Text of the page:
Parent Question: What Do I Do When My Child Lies?


“What do I do when my child lies?”  I get this question all the time.  Trust me, you are not the only parent struggling with this. This is normal, so don’t question every parenting decision you have ever made when your kid tells a fib. This article highlights the four categories of lies, how to respond to each, and how to create an environment that encourages honesty.

One important point to consider, children between the ages of two and four are simply exploring creativity and boundaries, which may include telling untruths.  Around the age of four, children start to lie for the same reason adults do:  to gain an advantage, for convenience, to avoid punishment, and to boost self-esteem. 

Lacking Skills Lies:  These lies occur when the child has a slow processing speed, impulse control issues, short-term/long-term memory delays, or an inability to correctly assess a situation.  This type of lying is extremely common in children with ADHD and Autism Spectrum Disorder.  In these situations, the best thing parents can do is give the child time to think about their answers and then help them learn the language necessary to provide an accurate report of events.  It is vital for parents to eliminate their child’s fear of “getting in trouble” in this situation so that they can learn the cognitive and language skills they need to succeed in life.

Lies to Protect Themselves or Others:  Your daughter may lie about how much she slept the night before because she doesn’t want to worry you.  Your son may lie about a bad grade on a test because he wants to eliminate extra stress on you.  When your child lies, the first thing you must do is to consider the goal of the lie. Was she afraid of making a mistake? Is the child feeling anxious, guilty, ashamed, or scared?  Is he more afraid of your anger or the possible punishment?  Take the time to explore all possible motives before reacting.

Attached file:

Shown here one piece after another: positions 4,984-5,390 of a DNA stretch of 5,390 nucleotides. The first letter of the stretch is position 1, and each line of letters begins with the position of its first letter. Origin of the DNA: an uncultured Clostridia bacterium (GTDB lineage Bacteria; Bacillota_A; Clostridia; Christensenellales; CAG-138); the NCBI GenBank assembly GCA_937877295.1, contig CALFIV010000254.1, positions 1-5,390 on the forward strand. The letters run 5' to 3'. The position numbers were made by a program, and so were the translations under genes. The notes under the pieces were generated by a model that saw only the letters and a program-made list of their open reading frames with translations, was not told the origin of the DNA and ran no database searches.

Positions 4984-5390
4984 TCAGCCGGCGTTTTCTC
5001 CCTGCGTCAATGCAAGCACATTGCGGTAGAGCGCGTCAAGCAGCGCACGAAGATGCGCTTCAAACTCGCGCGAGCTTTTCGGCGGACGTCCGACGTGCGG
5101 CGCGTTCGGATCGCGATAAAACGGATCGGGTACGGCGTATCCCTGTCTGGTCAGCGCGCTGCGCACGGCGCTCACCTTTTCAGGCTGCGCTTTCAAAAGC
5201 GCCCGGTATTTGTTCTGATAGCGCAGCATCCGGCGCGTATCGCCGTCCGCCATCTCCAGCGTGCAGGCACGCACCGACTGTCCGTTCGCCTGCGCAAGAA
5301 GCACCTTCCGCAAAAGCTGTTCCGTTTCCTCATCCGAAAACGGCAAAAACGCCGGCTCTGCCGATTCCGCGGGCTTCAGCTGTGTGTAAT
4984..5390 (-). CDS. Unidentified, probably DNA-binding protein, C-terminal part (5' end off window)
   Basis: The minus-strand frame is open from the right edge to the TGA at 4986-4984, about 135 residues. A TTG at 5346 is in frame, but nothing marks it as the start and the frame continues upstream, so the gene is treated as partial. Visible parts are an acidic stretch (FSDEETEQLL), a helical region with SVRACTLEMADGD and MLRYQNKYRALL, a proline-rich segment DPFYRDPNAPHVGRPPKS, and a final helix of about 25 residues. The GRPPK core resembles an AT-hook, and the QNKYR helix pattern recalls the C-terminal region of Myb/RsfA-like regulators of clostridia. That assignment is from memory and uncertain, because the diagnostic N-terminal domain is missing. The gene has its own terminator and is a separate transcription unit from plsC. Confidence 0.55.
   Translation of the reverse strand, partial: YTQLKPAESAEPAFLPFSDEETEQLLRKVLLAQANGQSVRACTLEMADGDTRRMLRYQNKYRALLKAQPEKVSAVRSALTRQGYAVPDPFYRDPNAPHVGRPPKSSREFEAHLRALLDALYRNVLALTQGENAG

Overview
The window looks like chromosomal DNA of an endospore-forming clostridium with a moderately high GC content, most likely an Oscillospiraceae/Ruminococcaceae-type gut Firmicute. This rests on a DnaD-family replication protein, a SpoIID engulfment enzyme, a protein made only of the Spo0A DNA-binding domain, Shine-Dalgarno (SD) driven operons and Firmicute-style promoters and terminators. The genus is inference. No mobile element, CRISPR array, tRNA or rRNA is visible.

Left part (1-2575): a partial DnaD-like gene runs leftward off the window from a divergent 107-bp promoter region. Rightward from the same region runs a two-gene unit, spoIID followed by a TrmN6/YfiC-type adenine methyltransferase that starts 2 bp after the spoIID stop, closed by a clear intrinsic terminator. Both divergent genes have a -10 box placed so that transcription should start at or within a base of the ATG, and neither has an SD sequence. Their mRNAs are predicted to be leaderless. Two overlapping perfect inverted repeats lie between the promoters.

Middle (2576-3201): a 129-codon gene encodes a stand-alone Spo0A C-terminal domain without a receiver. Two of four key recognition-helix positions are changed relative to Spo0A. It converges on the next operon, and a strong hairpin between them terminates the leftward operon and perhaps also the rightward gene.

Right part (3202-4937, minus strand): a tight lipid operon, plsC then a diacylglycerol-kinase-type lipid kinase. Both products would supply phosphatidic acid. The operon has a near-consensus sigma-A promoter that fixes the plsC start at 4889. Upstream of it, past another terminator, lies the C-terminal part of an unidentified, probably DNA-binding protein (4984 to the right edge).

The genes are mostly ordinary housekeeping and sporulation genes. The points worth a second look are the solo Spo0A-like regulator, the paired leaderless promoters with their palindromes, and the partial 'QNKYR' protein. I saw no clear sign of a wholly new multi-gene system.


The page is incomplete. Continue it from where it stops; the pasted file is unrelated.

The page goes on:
Tall Tales Lies:  One of the greatest things about children is their “rose colored glasses”.  They simply remember themselves as the hero of the story even if they were the villain.  If this is the case or your child has a minor detail wrong, just ignore it.  If your child is telling a tall tale to look better or gain approval the best thing you can do is tell the truth.  Remember, your child is not on the witness stand.  Don’t ask leading questions or argue.  Simply interrupt the lie and state the truth. 

Bold Lies to Avoid Punishment:  When this occurs, use natural consequences that will help build character.  If your son has been hiding notes from the teacher and the teacher gives you a call, have him write an apology note admitting what he did wrong.  Have him ask for another chance to take the note home.  Through this punishment he is learning to confess, ask for forgiveness, and right his wrong.

General Tips to Promote Honesty:

1.  Model honesty.  If you tell a lie, immediately apologize and correct it.  Help your child learn how to do this.

2.  Perform honesty inspections.  For example, don’t ask if they have homework, just get out the notebook and start checking.  Don’t ask if they cleaned their room, go look.

3.  Never label your child as a liar.  Your child’s behavior patterns do not equal identity.  Are you what you did as a kid?

4.  Teach through stories.  The Boy Who Cried Wolf is a great one, but use a variety of books, movies, and personal experiences to emphasize the importance of being honest.

Beth Long
Author: Beth Long


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